Pizza galore

This is a list of Richmond pizza joints and their respective summaries that I began to be compile even before I moved down to VCU. I snuck off back in high school to grab a slice. I had to make sure I could get a decent piece of the pie down here before I could finalize such a big decision as where to continue my education. I had a lot to be wary of – I didn’t assume there would be good pizza in Richmond, Virginia.

I think the major joints near campus are covered here, that are indeed great pizza places or ones that masquerade as such. It is imperative to deal with both.

Sbarro
Shafer Court Dining Center
(804) 828-FOOD

You want to pay almost $3 for a slice of crap, come here. Most malls around the country produce a decent imitation of NY’s finest at these chain gang Mama Sbarro food court wonders. But here at VCU, it is no wonder that they mess it up (and the whole point of chains is uniformity!). The scungili (literally the sea creature that takes the conch shell, but essentially Italian for idiots) here found a way to put holes in the pizza so that when you see the pie sitting there under the grimy glass display, getting cold, you can see the glare of the scratchy grey tin plate under the goppy excuse for muzzadel’. What could’ve been a nice gesture for first-year with meal plans turned out to be a total waste. But what do you expect from the successor of Hibbs? It’s almost as bad as Vie De France’s cannoli.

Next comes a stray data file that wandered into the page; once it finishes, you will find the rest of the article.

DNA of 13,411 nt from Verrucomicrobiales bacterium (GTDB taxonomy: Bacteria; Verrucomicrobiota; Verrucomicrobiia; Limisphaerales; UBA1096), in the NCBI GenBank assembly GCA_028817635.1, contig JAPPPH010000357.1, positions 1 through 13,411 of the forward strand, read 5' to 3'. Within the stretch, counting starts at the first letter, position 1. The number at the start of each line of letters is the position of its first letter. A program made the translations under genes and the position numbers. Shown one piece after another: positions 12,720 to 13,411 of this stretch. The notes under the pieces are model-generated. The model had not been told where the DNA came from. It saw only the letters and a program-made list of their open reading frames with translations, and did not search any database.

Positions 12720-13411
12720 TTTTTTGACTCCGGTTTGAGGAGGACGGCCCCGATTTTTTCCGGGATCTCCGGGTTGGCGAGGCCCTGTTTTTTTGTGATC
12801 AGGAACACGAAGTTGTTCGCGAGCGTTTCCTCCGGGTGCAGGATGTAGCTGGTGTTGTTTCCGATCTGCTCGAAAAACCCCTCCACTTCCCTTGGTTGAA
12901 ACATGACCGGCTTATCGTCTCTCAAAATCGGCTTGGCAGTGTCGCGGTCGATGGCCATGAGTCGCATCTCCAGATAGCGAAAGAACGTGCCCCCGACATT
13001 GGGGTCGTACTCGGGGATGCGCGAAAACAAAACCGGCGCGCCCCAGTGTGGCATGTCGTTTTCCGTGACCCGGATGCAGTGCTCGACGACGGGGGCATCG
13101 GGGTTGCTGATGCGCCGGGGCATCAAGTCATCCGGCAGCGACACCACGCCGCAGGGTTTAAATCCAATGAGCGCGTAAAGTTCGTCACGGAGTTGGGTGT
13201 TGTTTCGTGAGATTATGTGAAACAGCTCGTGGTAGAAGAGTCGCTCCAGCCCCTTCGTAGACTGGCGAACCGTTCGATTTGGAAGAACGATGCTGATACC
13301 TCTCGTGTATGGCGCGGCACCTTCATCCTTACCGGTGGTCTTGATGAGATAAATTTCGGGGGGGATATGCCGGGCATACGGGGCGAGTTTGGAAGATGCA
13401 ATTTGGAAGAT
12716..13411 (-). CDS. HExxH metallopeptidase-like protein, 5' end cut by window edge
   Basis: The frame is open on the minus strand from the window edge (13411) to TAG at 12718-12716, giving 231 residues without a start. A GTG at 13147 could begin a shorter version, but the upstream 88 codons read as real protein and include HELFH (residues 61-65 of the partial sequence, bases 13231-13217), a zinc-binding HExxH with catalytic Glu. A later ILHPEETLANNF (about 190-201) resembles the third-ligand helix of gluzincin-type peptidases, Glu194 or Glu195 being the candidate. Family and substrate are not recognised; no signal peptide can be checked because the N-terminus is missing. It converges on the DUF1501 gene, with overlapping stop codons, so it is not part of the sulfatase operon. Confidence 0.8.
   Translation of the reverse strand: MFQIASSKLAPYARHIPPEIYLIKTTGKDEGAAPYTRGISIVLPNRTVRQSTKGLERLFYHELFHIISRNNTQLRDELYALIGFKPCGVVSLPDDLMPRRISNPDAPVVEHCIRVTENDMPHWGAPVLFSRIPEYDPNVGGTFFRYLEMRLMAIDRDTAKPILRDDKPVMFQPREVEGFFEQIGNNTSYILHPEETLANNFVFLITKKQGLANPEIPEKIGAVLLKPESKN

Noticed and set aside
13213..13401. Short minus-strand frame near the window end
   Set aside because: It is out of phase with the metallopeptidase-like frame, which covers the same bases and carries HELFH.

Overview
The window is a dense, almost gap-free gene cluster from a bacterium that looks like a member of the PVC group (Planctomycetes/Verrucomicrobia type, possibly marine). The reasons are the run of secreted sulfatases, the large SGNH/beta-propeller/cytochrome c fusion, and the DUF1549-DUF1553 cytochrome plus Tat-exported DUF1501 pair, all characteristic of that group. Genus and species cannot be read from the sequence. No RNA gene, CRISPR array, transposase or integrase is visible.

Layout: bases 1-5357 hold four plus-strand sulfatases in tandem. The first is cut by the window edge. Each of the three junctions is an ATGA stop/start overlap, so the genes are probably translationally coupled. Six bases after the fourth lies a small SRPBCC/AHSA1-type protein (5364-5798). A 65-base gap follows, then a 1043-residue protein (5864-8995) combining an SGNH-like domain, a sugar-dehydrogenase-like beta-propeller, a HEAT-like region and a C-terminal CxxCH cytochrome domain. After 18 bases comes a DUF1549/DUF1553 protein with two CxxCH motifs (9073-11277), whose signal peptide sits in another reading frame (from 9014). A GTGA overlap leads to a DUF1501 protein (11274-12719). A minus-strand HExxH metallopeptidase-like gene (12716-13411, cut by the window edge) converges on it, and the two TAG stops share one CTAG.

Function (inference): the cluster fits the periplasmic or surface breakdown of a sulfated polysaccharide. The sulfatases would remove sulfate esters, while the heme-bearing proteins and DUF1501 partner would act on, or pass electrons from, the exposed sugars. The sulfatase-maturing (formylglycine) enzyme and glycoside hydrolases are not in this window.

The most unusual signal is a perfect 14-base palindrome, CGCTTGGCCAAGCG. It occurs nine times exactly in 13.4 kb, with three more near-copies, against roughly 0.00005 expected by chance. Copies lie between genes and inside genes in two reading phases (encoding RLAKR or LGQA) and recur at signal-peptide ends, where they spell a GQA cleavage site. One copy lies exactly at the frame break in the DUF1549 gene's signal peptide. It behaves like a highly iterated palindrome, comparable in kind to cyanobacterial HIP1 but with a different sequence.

F for messing up something so easy as a chain recipe.

Marcello’s Pizza
2805 W. Cary St.
(804) 355-3677

The guy was foolish enough with the title and probably scares away half of the ethnic-phobic South and any real paesano wouldn’t walk in either because they’re thinking, what do South Americans know about my Guido cuisine. So he’s pretty much screwed before someone takes a bite of his pie, but hey, he’s non-chain and had a pretty red, white and green hand-painted sign and even a couple of white plastic tables outside (always a plus) so I ventured in and gave him a try. While Argentina has 20 million descendants of the Old Country (Italia), this man can’t be one of them. The slice was more of a crispy Ritz cracker with ketchup and a piece of Kraft Cheese on top. I really do think it was cooked in the microwave. The dude seems to know it too and doesn’t mind, as
evident by him displaying his write-up in the Richmond Times-Dispatch…they gave him a C+. That was being nice, and I checked the author’s name, not Italian, so what does he know. But either way, Marcello was proud of his grade. Maybe he liked the way the plus sign looked.

C- for cracker pizza, the minus is to hurt Marcello’s feelings.

Puddn’ Heads
1211 W. Main St.
(804) 355-2739

Never had a worse pizza in my life except that one that time I ate in Northern Italy. Yet, these two guys from Milan make the most excellent personal-sized pizza, the old-school, brick oven way, with new age California toppings like sliced tomatoes, basil (basanigole for my Neapolitan paesani out there), spinach, garlic and peppers-all fresh. With pizza names ranging from “Amacord” (tomato, fresh “mootsie” (mozzarella for you medagone) and spinach) to “Never on Sunday” with loads of mushroom, garlic, goat cheese, onion and other things that will make your breath reek, there’s something for everyone. Each pie is about $5 but most people can’t finish it, so you get your money’s worth. This coffee house also takes RamBucks.

A+ because they are northern Italians perfecting a southern Italian tradition, got to give mad props for that. Quite possibly the closest thing you can get to a real Neapolitan-style pizza within a 400-mile radius.

Bottom’s Up
1700 Dock St.
(804) 644-4400